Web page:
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January 28, 2010
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Sue Ducat

What Drives Medicare Spending Variations? Some Surprising Results

Bethesda, MD - An article published today by Health Affairs finds an unexpected reason for disparities in per capita Medicare spending. The authors' findings suggest that utilization - not necessarily local price differences - can cause Medicare regional payment variations, along with special payments for medical education.

Prices Don't Drive Medicare Regional Spending Variations
By Daniel J. Gottlieb, Weiping Zhou, Yunjie Song, Kathryn Gilman Andrews, Jonathan S. Skinner, and Jason M. Sutherland


Gottlieb, Zhou, Song, and Skinner are affiliated with the Dartmouth Institute for Health Policy and Clinical Practice in Lebanon, NH; Andrews is at the Institute for Health Metrics and Evaluation in Seattle, WA; Sutherland is with the University of British Columbia; and Skinner teaches at Dartmouth College in Hanover, NH.

The authors analyzed Medicare claims from 2006 and combined all Medicare spending components to create an aggregated measure, adjusted for price, age, sex, and race, of expenditures for each Hospital Referral Region in the United States as defined by the Dartmouth Atlas of Health Care. They found that in general, adjusting for differences in what Medicare pays per service does not have a large impact on regional variations; these variations are still large. Miami, Florida, and McAllen, Texas, are the highest-spending regions, whether price-adjusted or not. They did pinpoint several areas where their adjustments mattered the most. Utilization rates for Manhattan and the Bronx were adjusted downward by a substantial degree, in part because of higher cost of living, but also because Medicare pays New York hospitals so much for graduate medical education. And despite these seemingly lower measures of Medicare utilization, New York City residents still spend a far greater-than-average number of days in the hospital during their last two years of life. Additionally, the authors concluded that "greater transparency in documenting regional differences in utilization, and regional differences in what the CMS pays providers, can help improve the efficiency and equity of the Medicare program."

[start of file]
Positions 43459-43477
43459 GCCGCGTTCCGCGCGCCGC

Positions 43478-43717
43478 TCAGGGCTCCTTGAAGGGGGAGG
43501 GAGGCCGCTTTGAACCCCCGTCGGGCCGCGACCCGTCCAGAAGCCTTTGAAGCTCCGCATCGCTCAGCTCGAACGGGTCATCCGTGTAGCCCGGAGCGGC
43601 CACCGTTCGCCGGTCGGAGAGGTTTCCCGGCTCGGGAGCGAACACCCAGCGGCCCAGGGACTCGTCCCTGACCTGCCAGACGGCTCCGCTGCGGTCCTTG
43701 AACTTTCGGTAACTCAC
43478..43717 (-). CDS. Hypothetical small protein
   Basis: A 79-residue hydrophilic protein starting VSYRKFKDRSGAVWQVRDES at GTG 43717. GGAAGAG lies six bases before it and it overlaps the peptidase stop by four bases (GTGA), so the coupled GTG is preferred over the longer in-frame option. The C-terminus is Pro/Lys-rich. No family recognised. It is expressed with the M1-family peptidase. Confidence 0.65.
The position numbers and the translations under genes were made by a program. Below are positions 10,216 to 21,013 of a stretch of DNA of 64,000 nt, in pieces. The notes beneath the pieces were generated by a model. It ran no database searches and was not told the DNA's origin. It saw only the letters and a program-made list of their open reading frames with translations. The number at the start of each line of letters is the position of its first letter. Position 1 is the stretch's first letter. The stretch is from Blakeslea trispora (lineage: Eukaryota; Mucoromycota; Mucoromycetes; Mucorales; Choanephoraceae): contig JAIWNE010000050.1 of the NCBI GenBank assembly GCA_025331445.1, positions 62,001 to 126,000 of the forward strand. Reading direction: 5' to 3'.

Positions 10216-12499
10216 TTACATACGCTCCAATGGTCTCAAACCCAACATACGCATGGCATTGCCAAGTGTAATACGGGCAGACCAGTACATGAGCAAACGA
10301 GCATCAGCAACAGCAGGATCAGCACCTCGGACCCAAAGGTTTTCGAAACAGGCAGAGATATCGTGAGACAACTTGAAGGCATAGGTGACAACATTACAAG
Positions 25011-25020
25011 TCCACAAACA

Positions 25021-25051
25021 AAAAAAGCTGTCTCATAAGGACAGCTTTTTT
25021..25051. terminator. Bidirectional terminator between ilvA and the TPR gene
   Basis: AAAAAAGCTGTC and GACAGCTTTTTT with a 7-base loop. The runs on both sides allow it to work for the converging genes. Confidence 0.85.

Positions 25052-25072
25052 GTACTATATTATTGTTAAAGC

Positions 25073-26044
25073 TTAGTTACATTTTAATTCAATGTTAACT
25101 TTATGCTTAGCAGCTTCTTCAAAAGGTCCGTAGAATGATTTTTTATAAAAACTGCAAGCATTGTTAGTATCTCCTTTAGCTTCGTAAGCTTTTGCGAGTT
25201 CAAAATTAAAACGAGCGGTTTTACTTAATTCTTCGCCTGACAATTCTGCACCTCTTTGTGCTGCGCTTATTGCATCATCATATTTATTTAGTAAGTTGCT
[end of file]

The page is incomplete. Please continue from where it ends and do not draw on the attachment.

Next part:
Health Affairs, published by Project HOPE, is the leading journal of health policy. Beginning in January 2010, the peer-reviewed journal appears each month in print, with additional Web First papers published weekly at http://www.healthaffairs.org/. The full text of each Health Affairs Web First paper is available free of charge to all Web-site visitors for a two-week period following posting, after which it switches to pay-per-view for nonsubscribers. Web First papers are supported in part by a grant from The Commonwealth Fund.


©2010 Project HOPE–The People-to-People Health Foundation, Inc.